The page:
Rep. Darrell Issa, R-Calif.
Rep. Darrell Issa, R-Calif., the ranking Republican on the House Committee on Oversight and Government Reform, issued a scathing staff report today charging that the White House has "used the machinery of the Obama campaign to tout the president's agenda through inappropriate and sometimes unlawful public relations and propaganda initiatives."
An advance pre-publication copy of the report, shared by Issa's Washington office with WND, accuses the White House of nothing short of criminal activity. It charges the Obama administration
with violating federal laws to advance what the Government Accounting
Office has characterized as an unlawful "covert campaign," using federal
resources "to activate a sophisticated propaganda and lobbying
Pulling no punches, the Oversight Republican Report accuses the Obama White House of "violating federal law prohibiting the use of appropriated funds for publicity or propaganda purposes."
"The White house has failed to transition from campaign mode to leadership mode and is now inappropriately leveraging those campaign-trail relationships to unlawfully generate support for the
president's agenda," the report concludes.
Read in its entirety, the Oversight Republican Report charges the Obama administration with the type of callous, unethical and possibly criminal manipulation of public opinion that is reminiscent of Watergate
and the illegal campaign activities engineered by Donald Segretti on
behalf of the Committee to Re-Elect the President during Richard Nixon's
presidential election campaign of 1972.
In 1964, Donald Segretti pleaded guilty to three misdemeanor counts of distributing illegal campaign materials, for which he served in federal prison four months of a six-month term.
The Obama administration's abuses alleged in the Oversight Republican Report can be summed up under the term "astro-turfing," a fraudulent public relations activity in which "the White House and the agency whose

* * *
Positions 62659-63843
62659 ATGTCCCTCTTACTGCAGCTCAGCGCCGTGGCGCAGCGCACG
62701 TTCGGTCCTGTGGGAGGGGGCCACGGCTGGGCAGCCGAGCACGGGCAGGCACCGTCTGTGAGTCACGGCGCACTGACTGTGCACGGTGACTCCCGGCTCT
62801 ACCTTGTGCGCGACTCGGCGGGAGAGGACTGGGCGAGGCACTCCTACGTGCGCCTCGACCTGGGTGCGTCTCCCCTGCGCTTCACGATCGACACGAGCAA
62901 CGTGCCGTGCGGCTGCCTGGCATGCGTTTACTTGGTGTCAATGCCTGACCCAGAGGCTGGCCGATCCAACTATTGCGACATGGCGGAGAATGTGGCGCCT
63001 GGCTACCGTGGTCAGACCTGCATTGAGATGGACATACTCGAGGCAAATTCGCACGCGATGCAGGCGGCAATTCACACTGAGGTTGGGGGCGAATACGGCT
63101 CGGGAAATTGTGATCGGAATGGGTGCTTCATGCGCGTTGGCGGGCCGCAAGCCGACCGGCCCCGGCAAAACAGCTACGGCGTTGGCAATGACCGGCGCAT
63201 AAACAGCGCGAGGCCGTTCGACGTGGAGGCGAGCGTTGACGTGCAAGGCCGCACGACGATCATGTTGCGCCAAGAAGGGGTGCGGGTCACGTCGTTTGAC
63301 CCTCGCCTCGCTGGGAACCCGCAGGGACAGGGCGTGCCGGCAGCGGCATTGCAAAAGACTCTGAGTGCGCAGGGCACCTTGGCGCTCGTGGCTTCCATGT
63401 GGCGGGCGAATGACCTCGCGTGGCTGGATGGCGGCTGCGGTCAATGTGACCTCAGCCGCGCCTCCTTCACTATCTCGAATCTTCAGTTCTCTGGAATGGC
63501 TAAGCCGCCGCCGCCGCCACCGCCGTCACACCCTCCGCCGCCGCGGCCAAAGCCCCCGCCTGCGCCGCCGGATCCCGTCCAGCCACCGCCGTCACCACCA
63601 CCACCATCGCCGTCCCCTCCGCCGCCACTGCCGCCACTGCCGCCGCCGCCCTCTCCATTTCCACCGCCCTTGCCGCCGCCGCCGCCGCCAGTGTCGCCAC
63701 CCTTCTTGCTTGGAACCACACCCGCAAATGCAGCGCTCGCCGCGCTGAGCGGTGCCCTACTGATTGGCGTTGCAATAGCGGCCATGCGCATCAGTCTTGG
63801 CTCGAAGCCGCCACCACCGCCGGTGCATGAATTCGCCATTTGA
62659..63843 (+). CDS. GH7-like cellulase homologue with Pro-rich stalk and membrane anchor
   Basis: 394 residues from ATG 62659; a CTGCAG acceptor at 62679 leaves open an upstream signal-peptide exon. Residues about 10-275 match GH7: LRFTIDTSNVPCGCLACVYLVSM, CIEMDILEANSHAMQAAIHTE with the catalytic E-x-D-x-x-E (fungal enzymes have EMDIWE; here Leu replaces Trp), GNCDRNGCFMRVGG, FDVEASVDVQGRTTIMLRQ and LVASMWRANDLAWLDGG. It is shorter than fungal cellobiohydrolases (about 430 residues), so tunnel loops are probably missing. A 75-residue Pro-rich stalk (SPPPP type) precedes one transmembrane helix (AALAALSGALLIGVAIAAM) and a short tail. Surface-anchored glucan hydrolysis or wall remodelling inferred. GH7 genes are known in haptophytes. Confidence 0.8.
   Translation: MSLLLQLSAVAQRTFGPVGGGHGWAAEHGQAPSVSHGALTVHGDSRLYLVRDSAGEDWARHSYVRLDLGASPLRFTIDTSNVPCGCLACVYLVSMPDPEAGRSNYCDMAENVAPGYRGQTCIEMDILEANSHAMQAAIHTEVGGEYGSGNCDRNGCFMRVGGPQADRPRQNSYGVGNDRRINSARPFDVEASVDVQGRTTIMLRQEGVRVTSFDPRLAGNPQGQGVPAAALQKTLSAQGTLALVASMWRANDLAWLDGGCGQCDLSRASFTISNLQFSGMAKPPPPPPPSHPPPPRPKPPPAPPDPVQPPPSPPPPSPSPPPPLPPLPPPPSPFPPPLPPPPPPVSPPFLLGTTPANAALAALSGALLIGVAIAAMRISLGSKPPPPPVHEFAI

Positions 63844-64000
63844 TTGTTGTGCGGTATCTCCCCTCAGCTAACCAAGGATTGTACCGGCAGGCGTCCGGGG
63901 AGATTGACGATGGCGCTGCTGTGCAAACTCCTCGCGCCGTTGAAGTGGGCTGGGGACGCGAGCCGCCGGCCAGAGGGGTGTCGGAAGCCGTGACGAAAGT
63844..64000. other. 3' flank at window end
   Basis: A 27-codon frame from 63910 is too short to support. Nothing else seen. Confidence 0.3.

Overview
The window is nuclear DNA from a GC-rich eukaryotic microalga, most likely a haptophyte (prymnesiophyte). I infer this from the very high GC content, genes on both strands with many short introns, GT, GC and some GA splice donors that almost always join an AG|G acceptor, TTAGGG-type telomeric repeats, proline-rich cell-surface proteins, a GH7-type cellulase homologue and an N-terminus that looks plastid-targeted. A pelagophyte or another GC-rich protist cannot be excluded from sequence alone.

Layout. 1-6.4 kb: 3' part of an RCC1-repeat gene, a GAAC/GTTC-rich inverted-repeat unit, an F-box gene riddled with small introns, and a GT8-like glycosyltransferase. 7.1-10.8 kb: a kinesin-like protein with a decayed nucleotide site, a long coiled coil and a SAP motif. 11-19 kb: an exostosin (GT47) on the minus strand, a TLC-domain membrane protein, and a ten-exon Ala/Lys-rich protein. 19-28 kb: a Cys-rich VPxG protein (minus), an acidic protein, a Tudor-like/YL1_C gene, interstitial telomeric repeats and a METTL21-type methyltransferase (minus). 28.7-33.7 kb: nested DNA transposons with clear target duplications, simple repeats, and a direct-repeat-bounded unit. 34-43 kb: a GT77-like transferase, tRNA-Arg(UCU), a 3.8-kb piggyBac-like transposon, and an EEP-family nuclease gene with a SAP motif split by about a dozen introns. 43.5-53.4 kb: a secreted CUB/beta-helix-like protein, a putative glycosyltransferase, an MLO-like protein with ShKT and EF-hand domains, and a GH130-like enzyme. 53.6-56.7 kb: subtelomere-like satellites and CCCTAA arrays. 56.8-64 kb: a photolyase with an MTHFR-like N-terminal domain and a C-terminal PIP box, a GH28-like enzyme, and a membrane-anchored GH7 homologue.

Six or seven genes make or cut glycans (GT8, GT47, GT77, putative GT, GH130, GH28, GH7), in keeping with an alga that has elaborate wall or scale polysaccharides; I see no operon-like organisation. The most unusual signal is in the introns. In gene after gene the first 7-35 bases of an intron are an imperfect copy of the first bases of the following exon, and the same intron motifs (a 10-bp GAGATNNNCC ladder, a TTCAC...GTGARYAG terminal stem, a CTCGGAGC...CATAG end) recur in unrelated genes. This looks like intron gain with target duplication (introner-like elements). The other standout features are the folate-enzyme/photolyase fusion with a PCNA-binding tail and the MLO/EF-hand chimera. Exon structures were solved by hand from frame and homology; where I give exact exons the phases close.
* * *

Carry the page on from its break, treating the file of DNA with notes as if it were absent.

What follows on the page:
resources it is co-opting attempt to create the impression that
grassroots support for a particular policy exists when in fact it has
been fabricated using taxpayer dollars."
The report points to several instances of alleged, unlawful abuses:
The National Endowment for the Arts
On Aug. 6, 2009, on behalf of the White House Office of Public Engagement, NEA Director Yosi Sergent invited a group of artists, producers, promoters, organizers, marketers and other influencers of the
arts to participate in a conference call designed to encourage involvement in President Obama's United We Serve program.
Nell Abernathy, director of outreach for United We Serve and Buffy Wicks, deputy director of the White House Office of Public Engagement, identified the goal of the NEA program was to recruit artists to create
art to support the president's agenda "with the same enthusiasm and with
the same energy that we all saw in each other during the campaign."
The Oversight Republican Report, however, contends the initiative was illegal.
"The use of taxpayer dollars and federal employees to create an alliance whereby the NEA becomes the de facto strategic communications arm of the White House is unlawful," the report alleges. "Using a
government e-mail account and government personnel and resources to host
a call using artists and arts group to support the president's agenda
is a clear violation of federal law."
The report stresses that it was inappropriate for representatives of the White House and the NEA to formerly ask artists and entertainers to use their talents to support the president's agenda "because many of
these people rely on NEA grants to subsidize their livelihoods."
The Department of Justice
In October 2008, the Justice Department's Office of Public Affairs added Tracy Russo, the chief blogger and deputy director for online communications for Sen. John Edwards' presidential campaign, to direct
the Department's "new media efforts."
The Oversight Republican Report documents that Russo covertly attempted to shape public opinion by posting comments on the Internet anonymously, or through the use of a pseudonym, attacking authors or contents viewed as critical of the president, in an effort to shape
The report concludes, "The deployment of Justice Department resources to generate clandestine comments on message boards and blogs is a highly improper use of the Department's resources."
The report cites GAO rulings stating that covert propaganda violates Title 5 U.S.C. Section 3107 of federal law, which prohibits the use of publicity experts unless specifically appropriated for that purpose.